Many recruiters and hiring leaders neglect to utilize the “location” section on a job description as a way to attract candidates. It’s important to include a location section that includes the address, as well as a good description of the city and state. It’s important to do some research on the location. The Chamber of Commerce and tourism sites are great resources. Make sure to describe the location in a way that the candidate can picture themself relocating there.
We have had a lot of success recruiting to locations that are not necessarily “attractive” by reputation but when we highlight the positive attributes and share data, statistics, and even photos, we’ve been able to generate interest in traditionally hard-to-recruit-to locations.
Colleen Neese is a practice leader at Duffy Group. She specializes in recruiting executives in non-profit and healthcare.
Share Compensation & Benefits
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Job descriptions can be extremely detailed, with long lists of responsibilities and required skills. Disclosing and promoting pay and benefits in your job description can be a valuable recruiting tool and make the process more efficient overall.
Here are five things to consider when sharing compensation and benefits in your job description:
- Compensation is typically the most critical concern when job seekers search for work. So if they don’t find the salary information they need, they may not waste time reading the job description.
- Pay transparency (now required by law in some states) saves recruiters the time and energy of searching through candidates who will never accept the job, as candidates will self-select out when the compensation is too low.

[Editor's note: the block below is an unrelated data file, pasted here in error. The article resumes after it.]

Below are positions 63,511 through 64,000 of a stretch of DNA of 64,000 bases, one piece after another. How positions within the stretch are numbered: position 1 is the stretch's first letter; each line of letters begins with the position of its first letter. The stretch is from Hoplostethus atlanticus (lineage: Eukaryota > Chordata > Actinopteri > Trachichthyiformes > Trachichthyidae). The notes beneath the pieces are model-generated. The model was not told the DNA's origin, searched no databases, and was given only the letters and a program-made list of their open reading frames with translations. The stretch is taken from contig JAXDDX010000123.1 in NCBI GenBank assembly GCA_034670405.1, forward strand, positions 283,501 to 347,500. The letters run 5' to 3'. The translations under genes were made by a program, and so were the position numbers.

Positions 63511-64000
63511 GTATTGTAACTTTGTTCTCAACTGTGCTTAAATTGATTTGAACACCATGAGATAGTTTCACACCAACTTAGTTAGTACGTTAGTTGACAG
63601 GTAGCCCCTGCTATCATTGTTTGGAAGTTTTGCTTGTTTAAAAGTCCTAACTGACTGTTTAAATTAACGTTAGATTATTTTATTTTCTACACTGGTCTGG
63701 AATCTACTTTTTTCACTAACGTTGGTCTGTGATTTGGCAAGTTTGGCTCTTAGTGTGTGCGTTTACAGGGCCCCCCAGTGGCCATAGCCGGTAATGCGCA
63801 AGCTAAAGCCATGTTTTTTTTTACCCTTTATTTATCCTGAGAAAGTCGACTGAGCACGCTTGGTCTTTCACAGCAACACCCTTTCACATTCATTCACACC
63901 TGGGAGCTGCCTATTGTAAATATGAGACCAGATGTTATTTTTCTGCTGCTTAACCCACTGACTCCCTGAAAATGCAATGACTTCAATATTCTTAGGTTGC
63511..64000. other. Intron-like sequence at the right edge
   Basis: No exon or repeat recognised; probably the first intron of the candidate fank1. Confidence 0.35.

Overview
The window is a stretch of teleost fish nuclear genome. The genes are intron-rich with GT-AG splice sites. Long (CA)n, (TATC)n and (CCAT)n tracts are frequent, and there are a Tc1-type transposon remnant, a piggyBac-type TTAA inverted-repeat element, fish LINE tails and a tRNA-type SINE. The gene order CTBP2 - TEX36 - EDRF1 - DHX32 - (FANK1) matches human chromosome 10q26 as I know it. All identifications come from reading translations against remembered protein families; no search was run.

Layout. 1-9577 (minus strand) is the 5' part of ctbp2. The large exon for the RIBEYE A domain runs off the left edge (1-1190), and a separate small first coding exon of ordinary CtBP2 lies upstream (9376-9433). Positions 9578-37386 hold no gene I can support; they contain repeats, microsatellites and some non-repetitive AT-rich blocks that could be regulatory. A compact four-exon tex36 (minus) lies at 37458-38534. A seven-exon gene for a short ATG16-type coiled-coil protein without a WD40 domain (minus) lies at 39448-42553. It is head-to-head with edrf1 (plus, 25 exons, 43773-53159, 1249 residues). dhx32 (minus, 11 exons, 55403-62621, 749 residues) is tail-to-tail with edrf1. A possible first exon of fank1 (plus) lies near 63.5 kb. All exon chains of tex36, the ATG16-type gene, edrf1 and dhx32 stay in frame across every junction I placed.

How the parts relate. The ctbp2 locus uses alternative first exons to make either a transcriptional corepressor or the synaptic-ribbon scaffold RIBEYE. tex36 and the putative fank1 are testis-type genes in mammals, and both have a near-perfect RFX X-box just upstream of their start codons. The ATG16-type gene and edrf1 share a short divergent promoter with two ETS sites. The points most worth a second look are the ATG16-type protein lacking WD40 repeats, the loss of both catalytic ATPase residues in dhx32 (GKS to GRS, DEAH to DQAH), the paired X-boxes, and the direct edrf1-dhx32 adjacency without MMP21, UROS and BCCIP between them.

- When companies are more upfront about salaries, it can help create trust. Candidates feel more respected and apply more when there is more information.
- There’s more to compensation than what’s on a paycheck. List all of your benefits and perks—depending on the candidate, some will resonate more than others.
- Out-of-the-box examples: signing bonuses, stock options, flexible work schedules, mental health benefits, learning & professional development, ERGs, volunteering, dress codes, PTO, holidays, gym memberships, and pet insurance.
Emphasize The Company Culture
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Think back to high school when your English teacher would knock points off your essay because you stuffed it with common cliches. Well, it happens with job descriptions too. “Work hard, play hard,” “Fast-paced environment,” and “We’re all a big family.” The meaning is lost to candidates reading them.
In Duffy Group’s job descriptions, we highlight our core values. One of our core values is to promote work-life balance. Our work-from-home program gives our team members the flexibility of managing their day-to-day activities, with home office support that offers the tools to conduct day-to-day operations. A result of this benefit is increased productivity, team member satisfaction, and retention.
Make sure your social media supports your company culture; candidates are looking at your website and social media to ensure you walk the talk when it comes to culture. Your job description is a piece of your story. You want candidates to be curious to learn more about your company.
Kathleen Duffy is the founder, CEO, and president of Duffy Group. The company’s vision is to elevate recruitment research as an alternative to contingent and retained search. Since its founding, Duffy Group has been a remote workplace and a culture of work/life harmony.
Need help recruiting talent for your organization? Check out Duffy Group today.